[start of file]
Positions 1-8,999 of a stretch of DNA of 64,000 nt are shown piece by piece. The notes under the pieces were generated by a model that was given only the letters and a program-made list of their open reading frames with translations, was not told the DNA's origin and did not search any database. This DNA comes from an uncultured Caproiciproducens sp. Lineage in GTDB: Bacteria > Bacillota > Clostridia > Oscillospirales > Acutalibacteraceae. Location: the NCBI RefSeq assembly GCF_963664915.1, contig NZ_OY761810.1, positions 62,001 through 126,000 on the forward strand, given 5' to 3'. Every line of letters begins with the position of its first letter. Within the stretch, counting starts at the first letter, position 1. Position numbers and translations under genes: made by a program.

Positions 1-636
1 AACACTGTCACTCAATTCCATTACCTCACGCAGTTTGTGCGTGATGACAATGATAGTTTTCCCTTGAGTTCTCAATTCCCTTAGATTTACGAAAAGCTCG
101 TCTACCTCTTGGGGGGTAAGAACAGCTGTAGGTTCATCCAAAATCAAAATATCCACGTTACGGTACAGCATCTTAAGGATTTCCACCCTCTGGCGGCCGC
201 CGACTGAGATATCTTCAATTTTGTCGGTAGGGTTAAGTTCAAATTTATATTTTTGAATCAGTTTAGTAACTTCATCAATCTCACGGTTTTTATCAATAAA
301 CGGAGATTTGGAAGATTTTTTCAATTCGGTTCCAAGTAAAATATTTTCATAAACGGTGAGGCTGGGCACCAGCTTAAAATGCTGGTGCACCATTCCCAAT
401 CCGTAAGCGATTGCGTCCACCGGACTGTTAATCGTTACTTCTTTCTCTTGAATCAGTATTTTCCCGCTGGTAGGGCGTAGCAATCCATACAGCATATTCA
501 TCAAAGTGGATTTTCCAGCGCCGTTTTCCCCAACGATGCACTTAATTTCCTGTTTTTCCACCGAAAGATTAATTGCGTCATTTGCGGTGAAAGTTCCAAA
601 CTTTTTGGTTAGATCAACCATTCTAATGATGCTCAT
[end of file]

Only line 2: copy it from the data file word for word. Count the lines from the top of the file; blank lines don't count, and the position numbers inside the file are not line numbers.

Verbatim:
Positions 1-636